DefinitionThis section has been translated automatically.
A naturally occurring substance belonging to the group of active substances known as "anticholinergics". Atropine forms colourless crystals, which are sparingly soluble in water, but readily soluble in ethanol, ether, fatty oils. Atropine is a 1:1 mixture of the isomers L-hyoscyamine (naturally occurring in this form) and D-hyoscyamine, which is formed during the preparation process.
OccurrenceThis section has been translated automatically.
Alkaloid in Atropa belladonna and Hyoscyamus niger, among others.
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EffectsThis section has been translated automatically.
As a parasympathetic agent, atropine inhibits the action of acetylcholine, the main transmitter of the parasympathetic nervous system. The substance inhibits the transmission of excitation at the nerve endings of the parasympathetic nervous system. Atropine cancels the effect of acetylcholine at the target cells of organs and tissues. It causes tachycardia in the heart, leads to dilation of skin vessels and inhibition of smooth muscles of the gastrointestinal tract, bladder, bile ducts and bronchial muscles. Inhibition of the secretory function of salivary and sweat glands; furthermore inhibition of the secretion of bronchial and gastric juice. Mydriasis (pupil refusal) occurs in the eye. At the CNS, atropine leads to motor excitation, as well as to delirium and hallucinations.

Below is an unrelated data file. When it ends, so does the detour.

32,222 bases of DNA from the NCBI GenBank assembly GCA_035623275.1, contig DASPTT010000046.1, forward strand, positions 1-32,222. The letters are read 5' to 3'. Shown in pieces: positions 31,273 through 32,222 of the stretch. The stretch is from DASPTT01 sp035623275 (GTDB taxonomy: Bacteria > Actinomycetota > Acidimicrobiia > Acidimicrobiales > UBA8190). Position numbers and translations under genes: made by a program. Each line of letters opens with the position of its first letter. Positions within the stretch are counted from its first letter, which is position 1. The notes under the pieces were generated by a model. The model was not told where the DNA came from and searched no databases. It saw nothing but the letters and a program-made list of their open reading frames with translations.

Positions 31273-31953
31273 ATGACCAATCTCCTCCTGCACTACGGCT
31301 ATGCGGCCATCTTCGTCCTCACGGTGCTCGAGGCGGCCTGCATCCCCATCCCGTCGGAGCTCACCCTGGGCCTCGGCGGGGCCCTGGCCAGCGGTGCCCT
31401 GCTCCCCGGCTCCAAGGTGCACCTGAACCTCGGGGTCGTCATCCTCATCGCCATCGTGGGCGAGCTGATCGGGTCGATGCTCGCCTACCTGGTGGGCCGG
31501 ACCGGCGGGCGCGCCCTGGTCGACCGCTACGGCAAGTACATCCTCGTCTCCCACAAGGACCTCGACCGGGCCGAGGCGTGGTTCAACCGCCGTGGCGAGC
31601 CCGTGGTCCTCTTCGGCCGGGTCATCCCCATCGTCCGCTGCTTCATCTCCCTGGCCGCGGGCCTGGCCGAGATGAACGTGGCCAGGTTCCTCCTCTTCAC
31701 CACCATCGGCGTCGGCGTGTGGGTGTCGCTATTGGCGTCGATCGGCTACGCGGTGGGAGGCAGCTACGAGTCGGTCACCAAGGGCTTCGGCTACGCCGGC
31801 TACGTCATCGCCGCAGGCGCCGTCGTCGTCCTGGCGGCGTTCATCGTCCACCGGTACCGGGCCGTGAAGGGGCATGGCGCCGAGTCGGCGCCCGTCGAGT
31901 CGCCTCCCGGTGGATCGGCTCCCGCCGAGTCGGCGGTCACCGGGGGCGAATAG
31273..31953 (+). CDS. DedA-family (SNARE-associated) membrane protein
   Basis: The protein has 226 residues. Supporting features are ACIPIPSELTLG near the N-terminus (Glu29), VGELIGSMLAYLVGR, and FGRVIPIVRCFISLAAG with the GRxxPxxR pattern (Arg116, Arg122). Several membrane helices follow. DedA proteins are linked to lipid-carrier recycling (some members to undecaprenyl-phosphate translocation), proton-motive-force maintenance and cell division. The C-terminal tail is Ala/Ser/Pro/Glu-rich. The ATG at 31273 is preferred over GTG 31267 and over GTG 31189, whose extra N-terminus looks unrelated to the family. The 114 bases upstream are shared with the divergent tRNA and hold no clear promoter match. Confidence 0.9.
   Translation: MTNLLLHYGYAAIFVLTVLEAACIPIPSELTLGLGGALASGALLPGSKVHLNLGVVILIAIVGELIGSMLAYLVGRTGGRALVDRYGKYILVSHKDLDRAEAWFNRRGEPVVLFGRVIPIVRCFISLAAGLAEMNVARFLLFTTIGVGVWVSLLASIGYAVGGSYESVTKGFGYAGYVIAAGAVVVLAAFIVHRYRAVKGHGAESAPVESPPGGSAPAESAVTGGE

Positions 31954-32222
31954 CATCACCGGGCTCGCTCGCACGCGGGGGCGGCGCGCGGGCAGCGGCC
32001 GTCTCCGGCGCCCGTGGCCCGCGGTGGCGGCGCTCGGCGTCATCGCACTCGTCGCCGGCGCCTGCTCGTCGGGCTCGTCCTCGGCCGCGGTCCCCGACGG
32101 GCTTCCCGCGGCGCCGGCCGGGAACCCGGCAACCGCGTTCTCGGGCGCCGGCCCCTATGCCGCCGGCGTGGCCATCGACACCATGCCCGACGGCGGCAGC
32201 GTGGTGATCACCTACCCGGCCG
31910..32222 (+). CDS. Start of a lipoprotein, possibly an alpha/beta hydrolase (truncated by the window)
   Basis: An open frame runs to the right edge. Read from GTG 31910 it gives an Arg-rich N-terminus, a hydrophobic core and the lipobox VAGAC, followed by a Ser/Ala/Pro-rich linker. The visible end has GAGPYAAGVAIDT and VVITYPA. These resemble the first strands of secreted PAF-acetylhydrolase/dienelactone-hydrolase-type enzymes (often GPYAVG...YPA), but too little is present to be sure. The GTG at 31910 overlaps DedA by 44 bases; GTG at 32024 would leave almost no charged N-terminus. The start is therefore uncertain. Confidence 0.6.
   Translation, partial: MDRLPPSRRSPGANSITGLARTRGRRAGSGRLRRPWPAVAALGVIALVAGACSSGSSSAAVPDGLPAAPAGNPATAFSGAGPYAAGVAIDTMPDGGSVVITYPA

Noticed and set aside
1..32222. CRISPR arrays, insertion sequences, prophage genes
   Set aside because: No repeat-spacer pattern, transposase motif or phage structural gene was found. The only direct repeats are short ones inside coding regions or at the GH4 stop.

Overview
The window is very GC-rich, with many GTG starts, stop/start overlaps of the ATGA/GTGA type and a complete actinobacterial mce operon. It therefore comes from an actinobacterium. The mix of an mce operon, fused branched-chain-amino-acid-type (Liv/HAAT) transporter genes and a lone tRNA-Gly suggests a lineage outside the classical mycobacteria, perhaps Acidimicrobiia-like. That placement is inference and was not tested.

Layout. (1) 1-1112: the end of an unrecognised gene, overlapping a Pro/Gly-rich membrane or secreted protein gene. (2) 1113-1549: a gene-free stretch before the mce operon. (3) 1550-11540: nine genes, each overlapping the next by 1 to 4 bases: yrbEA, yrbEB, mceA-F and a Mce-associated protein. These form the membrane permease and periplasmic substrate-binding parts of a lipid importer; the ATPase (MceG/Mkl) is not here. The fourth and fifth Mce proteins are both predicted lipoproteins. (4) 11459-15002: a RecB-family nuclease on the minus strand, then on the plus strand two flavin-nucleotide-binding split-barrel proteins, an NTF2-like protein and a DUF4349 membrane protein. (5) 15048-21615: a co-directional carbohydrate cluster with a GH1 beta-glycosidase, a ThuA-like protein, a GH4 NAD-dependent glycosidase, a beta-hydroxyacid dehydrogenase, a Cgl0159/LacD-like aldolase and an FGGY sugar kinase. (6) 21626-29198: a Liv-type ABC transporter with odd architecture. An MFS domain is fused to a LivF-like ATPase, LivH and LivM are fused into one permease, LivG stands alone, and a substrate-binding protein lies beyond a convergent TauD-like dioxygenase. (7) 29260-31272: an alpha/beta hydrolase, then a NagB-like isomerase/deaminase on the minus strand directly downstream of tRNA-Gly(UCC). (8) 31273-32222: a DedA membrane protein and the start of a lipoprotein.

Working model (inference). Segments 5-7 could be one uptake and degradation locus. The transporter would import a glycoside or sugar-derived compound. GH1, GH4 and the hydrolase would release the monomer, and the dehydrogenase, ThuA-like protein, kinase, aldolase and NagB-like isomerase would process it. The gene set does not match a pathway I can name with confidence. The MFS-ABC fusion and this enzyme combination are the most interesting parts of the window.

Field of application/useThis section has been translated automatically.
Spasmolytic for stomach and intestinal cramps. It is also used in children with enuresis nocturna, smooth muscle cramps and/or hypersecretion in gastrointestinal tract, urinary tract, asthma and bronchitis, Parkinson's disease. Treatment of bradycardia and cardiac rhythm disorders; atropine sulphate eye drops (0.5%/1.0%/2.0%) to dilate the pupil.
DosageThis section has been translated automatically.
EMD: 1.0mg, TMD: 3.0mg.
Undesirable effectsThis section has been translated automatically.
The most common adverse effects of anticholinergics include fatigue, constipation, visual disturbances, dry mouth and urinary retention.
There is individual variation in sensitivity. In overdose, risk of death from respiratory paralysis. Infants and small children are particularly sensitive. The lethal dose is 0,05-02g.
Therapy of poisoning:gastric lavage, activated charcoal (Carbo activatus), in case of convulsions: 10-20mg diazepam i.v.; antidote = physostigmine.
LiteratureThis section has been translated automatically.
Berdai MA et al (2012) Atropa belladonna intoxication:
acase report. Pan Afr Med J 11:72.
Glatstein M et al (2014) Seizures caused by ingestion of Atropa belladonna in a homeopathic medicine in a previously well infant: case report and review of the literature. On J Ther 21:e196-8.
Glatstein M et al (2016) Belladonna Alkaloid Intoxication: The 10-Year Experience of a Large Tertiary Care Pediatric Hospital. On Ther 23:e74 77.
Mazzanti G et al (1988)A comparative study of behavioural and autonomic effects of atropine and Atropa belladonna. Pharmacol Res Commun 20 Suppl 5:49-53.
Schilcher H (2016) In: Guide to Phytotherapy, Urban & Fischer Verlag Munich, S. 321 f.